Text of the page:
Learning to Grieve Expectations

It's October. That time of year we realize another year is nearly finished and added to the pages of our stories. It's the time of year we reflect on what has been, and what we hope is to come. This year, we've settled into life with two toddlers. And I love it.

But as I've packed our baby things away, there is a part of me that sighs. While we can never say for certain what the Lord planned for our futures, for now our lives are full with two. I never thought I'd say that.

Learning to grieve expectations

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Has the Lord ever asked you to surrender a dream or plan to Him? Perhaps He simply asked you to, or maybe circumstances drove the surrender.

Either way, it is a painful process.

It's painful because we must grieve the loss of the plan, dream, or expectation. It has always sounded a little funny to me to say that; but over the course of a few surrenders, I've learned that it's ok to grieve what we had hoped for. In fact, I think it is necessary.

While I was pregnant with Gator and facing some serious health concerns, the Lord asked me to surrender my plans for our family size to Him. It was hard and painful, and required grieving the loss of what I'd hoped for. But He was also present in the grieving process. I think He knows what it is to grieve the loss of what you planned or hoped.

When Mary reached the place where Jesus was and saw him, she fell at his feet and said, “Lord, if you had been here, my brother would not have died.”When Jesus saw her weeping, and the Jews who had come along with her also weeping, he was deeply moved in spirit and troubled.“Where have you laid him?” he asked. “Come and see, Lord,” they replied. Jesus wept. -John 11:32-35

I think Jesus hurt for and wept for His friends as they were grieving, but I also think He wept and grieved the fact that this was not the way things were supposed to be. This hadn't been the plan. Death was not supposed to touch us, it was not supposed to hurt us as it does.

Of course, Jesus also knew that He had come to bring hope and conquer death, but I think it is part of the human experience to grieve what is in order to accept the hope of what is coming.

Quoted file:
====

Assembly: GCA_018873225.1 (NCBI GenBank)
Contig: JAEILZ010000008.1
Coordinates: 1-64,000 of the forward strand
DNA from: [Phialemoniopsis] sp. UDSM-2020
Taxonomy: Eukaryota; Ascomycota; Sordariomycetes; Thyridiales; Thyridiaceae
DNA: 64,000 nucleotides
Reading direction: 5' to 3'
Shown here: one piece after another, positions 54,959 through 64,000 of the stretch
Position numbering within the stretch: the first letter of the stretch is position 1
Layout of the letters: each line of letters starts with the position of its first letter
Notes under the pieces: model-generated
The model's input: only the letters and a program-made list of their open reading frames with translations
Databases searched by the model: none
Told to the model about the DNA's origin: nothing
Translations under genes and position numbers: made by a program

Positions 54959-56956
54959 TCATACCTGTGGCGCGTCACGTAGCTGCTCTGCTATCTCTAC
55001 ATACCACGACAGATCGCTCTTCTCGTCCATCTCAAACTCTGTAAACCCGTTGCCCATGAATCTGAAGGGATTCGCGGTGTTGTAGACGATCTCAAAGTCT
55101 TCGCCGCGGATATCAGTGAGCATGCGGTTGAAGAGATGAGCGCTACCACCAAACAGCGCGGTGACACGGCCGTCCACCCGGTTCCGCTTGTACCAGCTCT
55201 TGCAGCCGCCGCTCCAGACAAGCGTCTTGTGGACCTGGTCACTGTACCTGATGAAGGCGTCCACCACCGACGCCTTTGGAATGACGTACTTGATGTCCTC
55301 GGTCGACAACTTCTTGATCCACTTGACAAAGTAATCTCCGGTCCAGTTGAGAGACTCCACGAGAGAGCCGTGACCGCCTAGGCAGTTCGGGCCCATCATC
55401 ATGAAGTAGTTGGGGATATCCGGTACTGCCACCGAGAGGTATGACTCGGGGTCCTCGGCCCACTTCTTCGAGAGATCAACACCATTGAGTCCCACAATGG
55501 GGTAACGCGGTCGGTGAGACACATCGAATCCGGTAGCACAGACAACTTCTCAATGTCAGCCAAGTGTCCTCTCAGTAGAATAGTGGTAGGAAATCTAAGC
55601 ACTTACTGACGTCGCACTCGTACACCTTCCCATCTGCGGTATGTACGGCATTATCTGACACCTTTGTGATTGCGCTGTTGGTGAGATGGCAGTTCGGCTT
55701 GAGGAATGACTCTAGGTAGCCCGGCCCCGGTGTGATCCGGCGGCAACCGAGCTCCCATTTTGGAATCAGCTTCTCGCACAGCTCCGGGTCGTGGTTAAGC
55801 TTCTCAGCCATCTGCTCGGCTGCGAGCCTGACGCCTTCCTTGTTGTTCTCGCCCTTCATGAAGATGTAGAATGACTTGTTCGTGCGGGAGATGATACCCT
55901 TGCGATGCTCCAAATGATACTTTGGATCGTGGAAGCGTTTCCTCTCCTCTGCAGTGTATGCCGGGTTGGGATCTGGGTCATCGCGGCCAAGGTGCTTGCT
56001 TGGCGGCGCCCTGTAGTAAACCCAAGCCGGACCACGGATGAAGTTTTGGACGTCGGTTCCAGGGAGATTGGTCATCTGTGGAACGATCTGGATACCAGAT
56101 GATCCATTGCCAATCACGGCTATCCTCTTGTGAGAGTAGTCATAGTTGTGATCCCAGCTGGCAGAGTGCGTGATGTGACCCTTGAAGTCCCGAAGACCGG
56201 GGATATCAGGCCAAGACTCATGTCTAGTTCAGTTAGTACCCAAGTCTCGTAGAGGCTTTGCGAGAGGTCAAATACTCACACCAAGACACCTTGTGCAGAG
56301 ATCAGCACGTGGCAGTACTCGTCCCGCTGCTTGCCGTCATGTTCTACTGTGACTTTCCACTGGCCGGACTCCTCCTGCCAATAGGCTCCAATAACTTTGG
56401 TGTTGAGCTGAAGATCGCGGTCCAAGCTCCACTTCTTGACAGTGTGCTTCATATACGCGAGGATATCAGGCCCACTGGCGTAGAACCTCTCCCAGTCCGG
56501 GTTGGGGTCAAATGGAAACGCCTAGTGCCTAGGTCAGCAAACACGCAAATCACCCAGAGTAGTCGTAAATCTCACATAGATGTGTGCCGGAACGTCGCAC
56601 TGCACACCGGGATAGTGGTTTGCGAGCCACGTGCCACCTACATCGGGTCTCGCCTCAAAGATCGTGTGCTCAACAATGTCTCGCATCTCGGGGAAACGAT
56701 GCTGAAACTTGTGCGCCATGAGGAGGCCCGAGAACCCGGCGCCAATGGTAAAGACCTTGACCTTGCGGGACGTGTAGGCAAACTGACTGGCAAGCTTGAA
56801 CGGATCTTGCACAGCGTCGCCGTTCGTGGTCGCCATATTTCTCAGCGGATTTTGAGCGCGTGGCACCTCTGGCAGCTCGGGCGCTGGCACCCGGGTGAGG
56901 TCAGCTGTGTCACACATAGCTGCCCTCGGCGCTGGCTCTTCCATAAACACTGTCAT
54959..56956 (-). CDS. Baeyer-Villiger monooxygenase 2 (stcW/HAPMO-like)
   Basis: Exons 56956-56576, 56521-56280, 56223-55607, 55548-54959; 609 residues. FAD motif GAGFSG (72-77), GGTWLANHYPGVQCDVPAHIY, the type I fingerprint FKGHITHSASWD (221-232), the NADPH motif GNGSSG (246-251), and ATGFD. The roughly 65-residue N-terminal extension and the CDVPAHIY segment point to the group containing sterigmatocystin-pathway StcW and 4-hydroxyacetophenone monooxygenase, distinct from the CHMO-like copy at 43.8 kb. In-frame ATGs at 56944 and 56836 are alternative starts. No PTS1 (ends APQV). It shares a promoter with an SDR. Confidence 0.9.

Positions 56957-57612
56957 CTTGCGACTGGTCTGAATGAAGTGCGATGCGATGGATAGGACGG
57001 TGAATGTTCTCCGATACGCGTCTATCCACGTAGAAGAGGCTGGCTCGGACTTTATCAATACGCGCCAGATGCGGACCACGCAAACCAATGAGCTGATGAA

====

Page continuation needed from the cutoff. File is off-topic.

You cannot fully appreciate the beauty of a sunrise without the darkness of the night. 

And so as I've packed away our baby things my heart sighs slightly because surrender meant knowing we may never need our baby things again. But I am also content here with what He has given me. And I know I lived that season to the fullest. I learned to look for firsts and lasts, to embrace the future, and to let them take priority over distractions.

We enjoyed, struggled, laughed and cried our way through the baby season. And while I learned many lessons, I can't say I ever fully learned how to survive on no sleep. ;-)

So why am I sharing all of this?

Because I believe God has called us each to our own surrenders. If you are not facing one now, you will be. And I want you to know that it is ok to grieve--it's ok to tell Him what He is asking isn't what you planned. It's ok to wrestle through it. You'll find Him faithful, I promise.

You cannot fully appreciate the beauty of a sunrise without the darkness of the night.

And when you emerge from the night of a surrender, you will find the sunrise. And the sunrise reminds you that you may not know what the future holds, but you know exactly Who is holding the future.

{Post linked at The Deliberate Mom}


If you are going through a season of change and grieving some losses (as we went through recently), I highly recommend reading Girl Meets Change by Kristen Strong.

It was exactly the encouragement and truths I needed for the season we are in. In fact, I highlighted it like mad and read it over a couple times. You can find both the Kindle and paperback edition here.


Be encouraged friend,

Carrie 

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